Chekavar is derived from the Sanskrit words Sevakar, Sevakan or Sevaka, which means soldiers in service or soldiers in royal service. Hermann Gundert's English-Malayalam Dictionary, defines the term as militiaman and warrior.
Sangam literature and hero stones found in Tamil Nadu show that Chekavar were engaged in combat, often on behalf of a lord. On these hero stones, Chekavar are generally depicted by an image of an armed man along with a Shiva Linga. Hero stones were erected to commemorate men who had fallen in battle or cattle raids and were traditional during the Sangam period.
Arattupuzha Velayudha Panicker was an Ezhava warrior lived in the 19th century in Kerala who has also fought against the caste oppression by the upper castes. His original name was Kalisseril Velayutha Chekavar. His grandfather, Vallikadavil Perumal Chekavan (Perumalchekon or Perumalchan), was proficient in Tulunadan kalari techniques which were not common in the southern style of Kalaripayattu.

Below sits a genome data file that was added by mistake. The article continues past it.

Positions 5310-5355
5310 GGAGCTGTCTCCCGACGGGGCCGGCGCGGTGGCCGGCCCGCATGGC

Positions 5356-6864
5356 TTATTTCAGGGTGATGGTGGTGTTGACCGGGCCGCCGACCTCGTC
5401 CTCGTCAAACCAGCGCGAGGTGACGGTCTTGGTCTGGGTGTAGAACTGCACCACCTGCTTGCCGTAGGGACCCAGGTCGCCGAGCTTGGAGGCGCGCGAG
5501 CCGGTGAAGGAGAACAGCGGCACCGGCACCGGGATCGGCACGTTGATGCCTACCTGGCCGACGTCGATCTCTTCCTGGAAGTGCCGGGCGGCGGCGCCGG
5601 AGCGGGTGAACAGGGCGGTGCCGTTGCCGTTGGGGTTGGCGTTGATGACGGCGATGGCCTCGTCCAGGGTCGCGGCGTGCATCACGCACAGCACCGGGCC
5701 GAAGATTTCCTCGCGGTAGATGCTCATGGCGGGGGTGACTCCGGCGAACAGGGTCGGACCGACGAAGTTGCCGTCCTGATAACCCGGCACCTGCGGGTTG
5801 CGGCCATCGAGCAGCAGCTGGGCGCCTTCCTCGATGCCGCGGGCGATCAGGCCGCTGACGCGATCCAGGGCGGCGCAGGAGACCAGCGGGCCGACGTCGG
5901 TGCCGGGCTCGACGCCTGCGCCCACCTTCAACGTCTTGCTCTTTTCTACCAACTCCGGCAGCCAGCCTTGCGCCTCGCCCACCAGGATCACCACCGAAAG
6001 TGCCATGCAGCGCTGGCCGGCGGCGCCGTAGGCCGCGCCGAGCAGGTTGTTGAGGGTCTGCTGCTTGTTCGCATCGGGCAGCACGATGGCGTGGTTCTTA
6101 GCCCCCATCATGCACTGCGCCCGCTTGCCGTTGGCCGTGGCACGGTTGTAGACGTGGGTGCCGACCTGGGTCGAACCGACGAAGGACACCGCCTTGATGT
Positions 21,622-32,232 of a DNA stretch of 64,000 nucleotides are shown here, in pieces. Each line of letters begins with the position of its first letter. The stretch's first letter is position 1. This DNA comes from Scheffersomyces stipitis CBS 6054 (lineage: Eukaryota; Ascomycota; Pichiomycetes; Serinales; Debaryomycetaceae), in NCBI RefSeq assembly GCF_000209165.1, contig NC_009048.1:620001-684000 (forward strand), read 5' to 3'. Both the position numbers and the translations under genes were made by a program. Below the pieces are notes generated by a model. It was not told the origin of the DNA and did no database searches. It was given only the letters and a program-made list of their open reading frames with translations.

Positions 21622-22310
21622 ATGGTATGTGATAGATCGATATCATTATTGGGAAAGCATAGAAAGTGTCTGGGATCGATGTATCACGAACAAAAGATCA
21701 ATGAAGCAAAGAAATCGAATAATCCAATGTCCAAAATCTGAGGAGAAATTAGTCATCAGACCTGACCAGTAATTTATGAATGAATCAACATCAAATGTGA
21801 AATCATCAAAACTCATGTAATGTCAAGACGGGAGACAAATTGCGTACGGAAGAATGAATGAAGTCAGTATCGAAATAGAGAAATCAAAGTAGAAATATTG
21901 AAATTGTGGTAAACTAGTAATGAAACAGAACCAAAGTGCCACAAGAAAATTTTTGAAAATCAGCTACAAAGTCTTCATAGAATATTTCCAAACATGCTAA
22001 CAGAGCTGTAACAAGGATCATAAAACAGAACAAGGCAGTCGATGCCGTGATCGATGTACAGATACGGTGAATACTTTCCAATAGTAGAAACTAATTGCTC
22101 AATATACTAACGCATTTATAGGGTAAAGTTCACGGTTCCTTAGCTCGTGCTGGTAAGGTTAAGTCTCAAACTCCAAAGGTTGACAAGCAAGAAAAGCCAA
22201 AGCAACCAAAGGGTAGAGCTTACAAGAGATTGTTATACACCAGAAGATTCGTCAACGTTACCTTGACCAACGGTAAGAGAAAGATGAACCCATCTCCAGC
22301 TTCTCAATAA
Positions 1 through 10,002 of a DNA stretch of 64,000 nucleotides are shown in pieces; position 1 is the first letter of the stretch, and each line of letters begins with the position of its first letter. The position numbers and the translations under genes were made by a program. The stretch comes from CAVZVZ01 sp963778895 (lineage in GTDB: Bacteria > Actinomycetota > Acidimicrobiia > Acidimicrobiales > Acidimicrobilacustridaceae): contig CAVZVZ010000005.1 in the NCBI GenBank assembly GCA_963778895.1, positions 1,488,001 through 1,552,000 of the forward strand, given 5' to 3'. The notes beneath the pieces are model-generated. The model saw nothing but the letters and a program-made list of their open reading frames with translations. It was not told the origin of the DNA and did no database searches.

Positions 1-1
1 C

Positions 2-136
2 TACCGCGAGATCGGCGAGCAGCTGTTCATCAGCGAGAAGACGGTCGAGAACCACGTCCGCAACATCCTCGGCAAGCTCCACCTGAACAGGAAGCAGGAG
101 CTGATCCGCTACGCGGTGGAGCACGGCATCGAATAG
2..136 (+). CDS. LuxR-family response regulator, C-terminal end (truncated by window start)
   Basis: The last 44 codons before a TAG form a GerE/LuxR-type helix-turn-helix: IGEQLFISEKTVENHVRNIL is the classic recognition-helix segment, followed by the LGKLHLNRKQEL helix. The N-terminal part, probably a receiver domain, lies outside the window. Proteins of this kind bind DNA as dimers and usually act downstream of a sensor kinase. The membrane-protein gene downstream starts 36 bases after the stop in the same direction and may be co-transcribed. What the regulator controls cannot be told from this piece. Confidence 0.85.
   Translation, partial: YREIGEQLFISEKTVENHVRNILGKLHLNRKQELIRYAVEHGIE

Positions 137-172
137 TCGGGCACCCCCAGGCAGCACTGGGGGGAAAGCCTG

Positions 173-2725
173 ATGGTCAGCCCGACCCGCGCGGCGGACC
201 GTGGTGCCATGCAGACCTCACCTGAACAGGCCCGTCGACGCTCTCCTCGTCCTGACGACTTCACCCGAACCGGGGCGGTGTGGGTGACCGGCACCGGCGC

- Communal Road to a Secular Kerala.Page 30. George Mathew (Concept Pub.Co, 1989). ISBN 81-7022-282-6. Retrieved 2007-12-28.
- Religion and Social Conflict in South Asia.Page 27. Bardwell L. Smith ((BRILL publications ,1976). ISBN 90-04-04510-4. Retrieved 2007-12-28.
- Malayalam-English Dictionary, by Dr. Herman Gundert, 1872. Ed. 3, Published by Sahythia Pravarthaka Sahakarana Sangham, Kerala, 2000. Biography.
- Women's Lives, Women's Rituals in the Hindu Tradition, Page 113. Bardwell L. SmithTracy Pintchman (Oxford University Press). 2007. ISBN 0-19-517706-1. Retrieved 2008-12-13.